A new 20-percent deduction is available for qualified, pass-through business income.

This deduction is a welcomed relief to the closely held and/or small business owners. The Qualified Business Income Deduction or Provision 11011 Section 199A of the Tax Cuts and Jobs Act is the provision that allows pass-through entities to receive the tax reduction benefit offered to C-Corps and other tax-paying entities under the Tax Cuts and Jobs Act. Without this provision, the small business owner representing the vast majority of businesses would not receive the benefit of the reduced corporate tax rates.

There are a few items to touch on in this article about this new deduction.

  1. What is Qualified Business Income (QBI)
  2. Who qualifies for the deduction
  3. What type of income qualifies and limitations apply
  4. Where is the deduction reported
  5. How is the deduction computed

What is QBI

In general, QBI is taxable income from any qualified trade or business resulting from trade
or business within the United States. Capital gains and losses, dividends, and interest income are
excluded from QBI. The business income can be generated from a proprietorship, a partnership, or an S Corporation.

Who qualifies for the deduction

The deduction is taken by individuals, trusts and estates, qualified REIT dividends or qualified REIT dividends, or qualified TPT income.

What type of income qualifies and limitations apply

This is a very large swath and includes any trade or business, with two exceptions: (1) Specified service trade or business (SSTB); and (2) performing services as an employee. An SSTB includes businesses that perform the following services:

  • Health
  • Law
  • Accounting
  • Actuarial science
  • Performing arts
  • Consulting (see definition of Consulting below)
  • Athletics
  • Financial services
  • Investing and investment management
  • Trading
  • Dealing in certain assets
  • Any business that the principal asset is the reputation or skill of one or more of its employees

The exception for SSTB’s is applicable if the taxpayer’s taxable income exceeds $415,000 for a married couple filing a joint return, or $207,500 for all other taxpayers. The Section 199A tax deduction is eliminated when taxable income is greater than this threshold for an SSTB business. The tax deduction is subject to limitations when taxable income is greater than 315,000/$157,500 and less than the $415.000/$207,500 threshold. Of course, complications arise and require further evaluation when taxable income is above the limits and business income is composed of both SSTB and non SSTB income.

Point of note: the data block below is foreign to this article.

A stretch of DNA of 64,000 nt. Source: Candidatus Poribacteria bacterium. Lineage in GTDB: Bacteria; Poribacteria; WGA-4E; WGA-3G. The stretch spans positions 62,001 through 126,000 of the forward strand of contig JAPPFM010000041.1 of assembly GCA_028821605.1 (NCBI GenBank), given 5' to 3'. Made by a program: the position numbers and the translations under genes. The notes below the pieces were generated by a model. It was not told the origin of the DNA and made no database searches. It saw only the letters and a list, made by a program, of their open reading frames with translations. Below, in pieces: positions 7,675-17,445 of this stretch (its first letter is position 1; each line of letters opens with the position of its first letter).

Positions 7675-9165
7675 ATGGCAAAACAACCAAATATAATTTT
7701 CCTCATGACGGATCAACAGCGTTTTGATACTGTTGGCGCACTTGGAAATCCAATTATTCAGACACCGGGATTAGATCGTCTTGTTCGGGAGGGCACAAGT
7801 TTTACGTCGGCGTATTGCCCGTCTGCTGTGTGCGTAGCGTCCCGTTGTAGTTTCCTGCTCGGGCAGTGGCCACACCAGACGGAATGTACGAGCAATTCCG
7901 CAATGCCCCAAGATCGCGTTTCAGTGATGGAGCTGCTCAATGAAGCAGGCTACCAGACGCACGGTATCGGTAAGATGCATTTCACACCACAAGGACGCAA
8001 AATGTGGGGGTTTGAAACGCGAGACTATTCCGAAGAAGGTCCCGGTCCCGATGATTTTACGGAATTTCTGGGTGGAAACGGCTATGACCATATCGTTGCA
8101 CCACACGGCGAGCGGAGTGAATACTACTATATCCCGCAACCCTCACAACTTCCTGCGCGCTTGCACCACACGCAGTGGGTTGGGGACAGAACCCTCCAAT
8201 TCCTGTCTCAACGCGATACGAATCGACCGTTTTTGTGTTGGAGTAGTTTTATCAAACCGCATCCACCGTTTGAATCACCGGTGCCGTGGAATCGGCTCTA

Another issue is when a business provides 80% or more of its property or services to an SSTB business and they share 50% or more of common ownership. In this case, the business providing the property or services to the SSTB is also considered an SSTB.

Definition of Consulting

Consulting income is one of the SSTB’s that could result in limitation or exclusion of the QBI deduction. So, it is important to understand the definition and if possible how to classify income differently than consulting, if appropriate. Consulting includes providing advice and counsel to clients to achieve goals or solve problems.

This classification also includes activities like lobbying or attempts to influence government officials or legislative bodies. However, consulting and sales are considered different classifications. Sales income is not included in the list of SSTB’s. The facts and circumstances will determine if the activity should be classified as sales or consulting.

Where is the deduction reported

Since many of the QBI will be derived from S-Corps, Partnerships, and other entities that are not taxpayers, the QBI is passed through to the partners, members, and shareholders of these entities. These pass-through income sources will require the identification of the trade or business individually.

The Qualified business income deduction is a below-the-line deduction (applied after applying the standard deduction or itemized deductions.) The deduction reduces the total taxable income and is reported on Page 2, Line 9 of Form 1040. The deduction does not have a supporting form or schedule for filing. A simplified worksheet can be found in the 2018 Form 1040 instructions to assist taxpayers with the calculation.

How is the deduction calculated

Initially, the qualified business income (QBI) is determined. This determination is made separately if multiple qualified businesses are applicable. The QBI is the net amounts of income, gain, deduction, and loss associated with the qualified business. Short-term and long-term capital gains and losses, dividends, and interest income not applicable to the business are not
included in the calculation. Reasonable compensation payments and guaranteed payments made to the taxpayer for services provided to the qualified business are also excluded.
The deduction is 20% of the QBI.

  • If multiple qualified businesses are applying the 20% is applied to the QBI for each business then totaled.
  • When taxable income is below the lower $315,000/$157,500 threshold the 199A deduction is equal to the lesser of (1) 20% of the QBI or (2) 20% of taxable income minus net capital gains.
  • When the taxable income is above the lower $315,000/$157,500 limits and depending on the type of the business then additional tests and limitations are applied to the deduction calculation.

The concept of the 199A deduction seems fairly simple especially when taxable income is under the threshold. Complications can be triggered which CPAs can provide further explanation of the rules and provide tax planning. If you have any questions about the Tax Cuts and Jobs Act, please contact us or your personal CPA.